Sarah J. Goodlin, Robert O. Bonow
Care of Patients with End-Stage Heart Disease
Sarah J. Goodlin, Robert O. Bonow
Advanced heart failure, defined as significant symptoms, end-organ compromise, or severe functional limitation from heart failure despite optimal medical and device therapy,1 develops in an uncertain number of persons with heart failure. Increasing numbers of persons surviving to late life, when heart failure is more common, and continuing improvement in the management of early cardiovascular illness suggest that advanced heart failure will be increasingly common in the practice of cardiology. Because 80% of persons with heart failure are older than 65 years and heart failure is most prevalent in persons older than 80, the heart failure syndrome commonly develops in the context of other medical and functional problems. Clinicians will be frequently challenged to manage advanced heart failure in the setting of both interrelated illnesses such as diabetes and kidney disease and coexisting conditions such as pulmonary hypertension, cognitive impairment, and frailty. This chapter discusses the ethics and practical aspects of management of advanced heart failure.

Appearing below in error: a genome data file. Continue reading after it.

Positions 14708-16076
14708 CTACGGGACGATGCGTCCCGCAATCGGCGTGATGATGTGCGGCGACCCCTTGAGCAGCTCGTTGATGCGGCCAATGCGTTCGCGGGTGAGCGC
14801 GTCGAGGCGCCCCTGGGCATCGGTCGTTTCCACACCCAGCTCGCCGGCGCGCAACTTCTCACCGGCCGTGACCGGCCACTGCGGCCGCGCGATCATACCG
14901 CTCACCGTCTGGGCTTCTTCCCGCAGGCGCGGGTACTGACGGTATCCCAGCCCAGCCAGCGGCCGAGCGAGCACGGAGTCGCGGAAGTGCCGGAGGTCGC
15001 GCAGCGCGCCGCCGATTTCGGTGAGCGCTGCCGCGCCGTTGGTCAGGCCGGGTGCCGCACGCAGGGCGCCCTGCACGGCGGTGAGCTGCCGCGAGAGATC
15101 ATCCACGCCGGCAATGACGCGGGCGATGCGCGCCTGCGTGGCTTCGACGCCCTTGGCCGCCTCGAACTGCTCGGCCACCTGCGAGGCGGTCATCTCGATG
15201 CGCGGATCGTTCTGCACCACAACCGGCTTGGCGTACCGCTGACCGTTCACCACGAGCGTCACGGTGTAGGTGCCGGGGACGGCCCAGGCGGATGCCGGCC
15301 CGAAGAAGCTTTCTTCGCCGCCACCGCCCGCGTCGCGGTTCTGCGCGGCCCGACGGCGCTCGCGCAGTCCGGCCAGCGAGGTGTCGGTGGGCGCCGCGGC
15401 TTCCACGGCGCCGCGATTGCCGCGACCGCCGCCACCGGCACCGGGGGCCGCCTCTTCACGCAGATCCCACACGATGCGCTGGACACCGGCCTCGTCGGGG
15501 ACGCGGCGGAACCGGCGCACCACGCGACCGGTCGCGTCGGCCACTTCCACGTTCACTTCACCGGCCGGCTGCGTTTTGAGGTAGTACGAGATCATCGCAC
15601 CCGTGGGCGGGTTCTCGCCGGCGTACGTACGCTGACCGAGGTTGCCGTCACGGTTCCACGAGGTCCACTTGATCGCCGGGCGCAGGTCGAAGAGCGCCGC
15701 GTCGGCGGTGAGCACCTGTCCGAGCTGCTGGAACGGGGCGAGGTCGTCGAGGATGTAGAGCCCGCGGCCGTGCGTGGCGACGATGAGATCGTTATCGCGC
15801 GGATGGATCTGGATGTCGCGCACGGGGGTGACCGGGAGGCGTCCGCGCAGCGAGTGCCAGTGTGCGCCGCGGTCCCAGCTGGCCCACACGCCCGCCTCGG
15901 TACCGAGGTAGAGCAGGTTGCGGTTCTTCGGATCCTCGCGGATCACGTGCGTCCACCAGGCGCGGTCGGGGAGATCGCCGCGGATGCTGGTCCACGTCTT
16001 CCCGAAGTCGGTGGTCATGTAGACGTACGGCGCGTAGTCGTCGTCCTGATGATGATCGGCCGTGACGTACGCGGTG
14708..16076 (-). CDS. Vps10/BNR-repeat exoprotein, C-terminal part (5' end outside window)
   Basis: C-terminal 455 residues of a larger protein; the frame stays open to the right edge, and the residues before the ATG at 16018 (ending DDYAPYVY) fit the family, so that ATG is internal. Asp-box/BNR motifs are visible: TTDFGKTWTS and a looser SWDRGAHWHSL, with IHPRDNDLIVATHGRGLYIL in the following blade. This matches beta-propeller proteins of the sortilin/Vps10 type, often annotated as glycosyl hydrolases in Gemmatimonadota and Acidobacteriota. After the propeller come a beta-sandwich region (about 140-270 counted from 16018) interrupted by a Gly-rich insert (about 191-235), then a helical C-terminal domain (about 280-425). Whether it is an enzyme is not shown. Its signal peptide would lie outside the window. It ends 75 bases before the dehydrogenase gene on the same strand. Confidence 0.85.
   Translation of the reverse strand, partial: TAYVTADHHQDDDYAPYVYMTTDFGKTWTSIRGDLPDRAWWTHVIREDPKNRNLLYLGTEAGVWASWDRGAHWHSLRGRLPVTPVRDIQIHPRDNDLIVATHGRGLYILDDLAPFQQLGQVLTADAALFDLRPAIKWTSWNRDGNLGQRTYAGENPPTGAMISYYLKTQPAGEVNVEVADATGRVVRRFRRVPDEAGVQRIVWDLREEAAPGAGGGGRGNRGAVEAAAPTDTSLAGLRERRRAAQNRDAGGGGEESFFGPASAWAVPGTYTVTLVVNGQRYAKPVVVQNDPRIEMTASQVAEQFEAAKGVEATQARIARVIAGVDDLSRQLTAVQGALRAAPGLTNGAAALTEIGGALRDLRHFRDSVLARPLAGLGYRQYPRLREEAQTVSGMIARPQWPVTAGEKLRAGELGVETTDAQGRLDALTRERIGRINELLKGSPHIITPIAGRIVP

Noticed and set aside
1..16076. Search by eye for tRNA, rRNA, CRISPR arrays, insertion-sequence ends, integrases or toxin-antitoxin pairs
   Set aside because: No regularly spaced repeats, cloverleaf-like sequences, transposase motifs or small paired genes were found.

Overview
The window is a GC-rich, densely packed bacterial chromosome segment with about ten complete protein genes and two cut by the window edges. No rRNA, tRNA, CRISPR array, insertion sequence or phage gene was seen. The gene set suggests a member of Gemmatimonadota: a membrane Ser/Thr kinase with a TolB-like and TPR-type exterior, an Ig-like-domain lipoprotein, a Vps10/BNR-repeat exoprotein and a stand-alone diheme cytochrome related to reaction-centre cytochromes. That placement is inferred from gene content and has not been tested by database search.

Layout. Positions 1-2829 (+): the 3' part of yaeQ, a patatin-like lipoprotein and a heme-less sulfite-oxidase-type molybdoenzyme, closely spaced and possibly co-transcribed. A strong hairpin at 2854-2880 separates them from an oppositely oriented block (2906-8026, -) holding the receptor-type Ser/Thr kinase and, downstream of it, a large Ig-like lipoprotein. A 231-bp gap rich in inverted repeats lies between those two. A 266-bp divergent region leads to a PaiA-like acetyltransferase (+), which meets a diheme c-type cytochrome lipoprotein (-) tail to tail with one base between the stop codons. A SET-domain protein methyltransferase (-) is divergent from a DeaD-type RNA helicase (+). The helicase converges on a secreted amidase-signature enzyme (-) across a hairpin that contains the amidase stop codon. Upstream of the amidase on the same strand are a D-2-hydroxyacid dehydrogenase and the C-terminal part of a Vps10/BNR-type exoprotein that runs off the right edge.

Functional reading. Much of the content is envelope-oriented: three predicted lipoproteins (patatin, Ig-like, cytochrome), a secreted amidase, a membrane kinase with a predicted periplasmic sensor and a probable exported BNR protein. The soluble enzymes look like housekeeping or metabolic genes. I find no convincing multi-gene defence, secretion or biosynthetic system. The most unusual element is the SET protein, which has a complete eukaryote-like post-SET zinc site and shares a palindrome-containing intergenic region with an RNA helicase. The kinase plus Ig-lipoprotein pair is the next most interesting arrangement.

Prognostication and Probable Course of Advanced Heart Failure
Young persons (<70 years) with heart failure are generally managed aggressively. In this population, a reduced ejection fraction from familial or ischemic cardiomyopathy predominates. Aggressive titration to maximal doses of beta blockers, medications to block the renin-angiotensin-aldosterone disarray of heart failure, and for some patients, implantation of a biventricular pacemaker for cardiac resynchronization therapy (CRT) will enhance function, improve symptoms from heart failure, and prolong life (see Chapters 25 and 26). Patients with a persistently reduced ejection fraction despite optimized medical therapy will receive an implantable cardioverter-defibrillator (ICD) for prophylaxis against sudden cardiac death.
Some young patients will be markedly ill despite the aforementioned therapies, and some will be eligible for urgent treatment with a left ventricular assist device (LVAD) or cardiac transplantation, if lucky, which will buy them several more years of life with improved function (see Chapters 28 and 29). In these very ill people, heart failure has a significant impact on their lives and those of their families. Patients and their families need support to cope with illness and the threat of life-ending illness. Even successful LVAD therapy or heart transplantation carries significant encumbrances and burdens. The threat of death still remains; LVAD may buy 2 to 8 years, and cardiac transplantation will buy, on average, 15 years before the patient requires additional interventions or dies.